In 2011 a project was launched to build a campus with residence halls near Pietralata station, in collaboration with the Lazio region. In order to cope with the ever-increasing number of applicants, the Rector has also approved a new plan to expand the Città Universitaria, reallocate offices and enlarge faculties, as well as create new campuses for hosting local and foreign students.
The Alessandrina University Library (Biblioteca Universitaria Alessandrina), built in 1667 by Pope Alexander VII, is the main library housing 1.5 million volumes; it has some important collections including collezione ciceroniana, Fondo Festa, etc.
Points of interest
- Orto Botanico dell'Università di Roma "La Sapienza", a botanical garden
- Sant'Ivo alla Sapienza
- San Pietro in Vincoli: the cloister is part of the Faculty of Engineering
- Villa Mirafiori: a Neo-Renaissance palace built during the 19th century, some rooms are decorated with fine frescoes. The Department of Philosophy is located in this building.
Since the 2011 reform, Sapienza University of Rome has eleven faculties and 65 departments. Today Sapienza, with 140,000 students and 8,000 among academic and technical and administrative staff, is the largest university in Italy. The university has significant research programmes in the fields of engineering, natural sciences, biomedical sciences and humanities. It offers 10 Masters Programmes taught entirely in English.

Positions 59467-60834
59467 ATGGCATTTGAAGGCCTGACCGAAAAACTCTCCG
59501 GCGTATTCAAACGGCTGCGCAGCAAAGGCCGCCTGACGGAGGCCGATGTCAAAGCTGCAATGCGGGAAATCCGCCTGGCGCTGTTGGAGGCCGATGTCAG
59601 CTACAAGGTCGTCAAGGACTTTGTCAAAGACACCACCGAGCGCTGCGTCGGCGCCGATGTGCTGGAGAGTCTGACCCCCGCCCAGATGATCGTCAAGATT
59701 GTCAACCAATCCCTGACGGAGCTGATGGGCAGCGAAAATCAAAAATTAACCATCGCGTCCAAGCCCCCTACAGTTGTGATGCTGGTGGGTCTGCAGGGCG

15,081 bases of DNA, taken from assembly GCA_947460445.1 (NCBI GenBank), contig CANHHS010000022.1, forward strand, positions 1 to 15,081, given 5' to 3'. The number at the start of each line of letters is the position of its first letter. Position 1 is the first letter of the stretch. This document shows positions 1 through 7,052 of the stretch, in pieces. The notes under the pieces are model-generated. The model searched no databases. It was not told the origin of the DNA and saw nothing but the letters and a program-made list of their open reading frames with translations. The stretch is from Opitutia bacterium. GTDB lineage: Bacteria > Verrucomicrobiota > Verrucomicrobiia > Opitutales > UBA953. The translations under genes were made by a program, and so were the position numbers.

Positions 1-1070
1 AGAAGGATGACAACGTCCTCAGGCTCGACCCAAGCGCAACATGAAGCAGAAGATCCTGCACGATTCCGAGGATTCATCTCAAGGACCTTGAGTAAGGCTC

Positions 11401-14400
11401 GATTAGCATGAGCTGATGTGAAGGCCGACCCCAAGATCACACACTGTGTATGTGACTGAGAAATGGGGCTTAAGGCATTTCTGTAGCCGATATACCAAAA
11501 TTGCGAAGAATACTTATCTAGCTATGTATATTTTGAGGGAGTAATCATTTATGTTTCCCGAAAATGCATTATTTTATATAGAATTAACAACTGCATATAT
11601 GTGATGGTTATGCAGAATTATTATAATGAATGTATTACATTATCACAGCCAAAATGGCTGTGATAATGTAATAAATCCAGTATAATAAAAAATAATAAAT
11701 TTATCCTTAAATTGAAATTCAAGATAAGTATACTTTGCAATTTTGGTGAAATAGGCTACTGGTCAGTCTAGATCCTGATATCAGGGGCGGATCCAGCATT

In 2016, the Center for World University Rankings ranked the Sapienza University of Rome as the 90th in the world and the top in Italy in its World University Rankings.
In order to cope with the large demand for admission to the university courses, some faculties hold a series of entrance examinations. The entrance test often decides which candidates will have access to the undergraduate course. For some faculties, the entrance test is only a means through which the administration acknowledges the students' level of preparation. Students that do not pass the test can still enroll in their chosen degree courses but have to pass an additional exam during their first year.
On January 15, 2008 the Vatican cancelled a planned visit to La Sapienza University by Pope Benedict XVI who was to speak at the university ceremony launching the 2008 academic year due to protests by some students and professors. The title of the speech would have been 'The Truth Makes Us Good and Goodness is Truth'. Some students and professors protested in reaction to a 1990 speech that Pope Benedict XVI (then Cardinal Joseph Ratzinger) gave in which he, in their opinion, endorsed the actions of the church against Galileo in 1633.
Some of the notable alumni and professors
Faculty and staff
Among the prominent scholars who have taught at the Sapienza University of Rome are architects Ernesto Basile and Bruno Zevi; chemist Emanuele Paternò; jurists Antonio Salandra, Sabino Cassese and Giuliano Amato; mathematician Vito Volterra; pharmacologist and Nobel Laureate in Physiology or Medicine Daniel Bovet; chemist and Nobel Laureate Giulio Natta; philosophers Luigi Ferri and Augusto Del Noce; physicist and Nobel Laureate in Physics Enrico Fermi; political scientist Roberto Forges Davanzati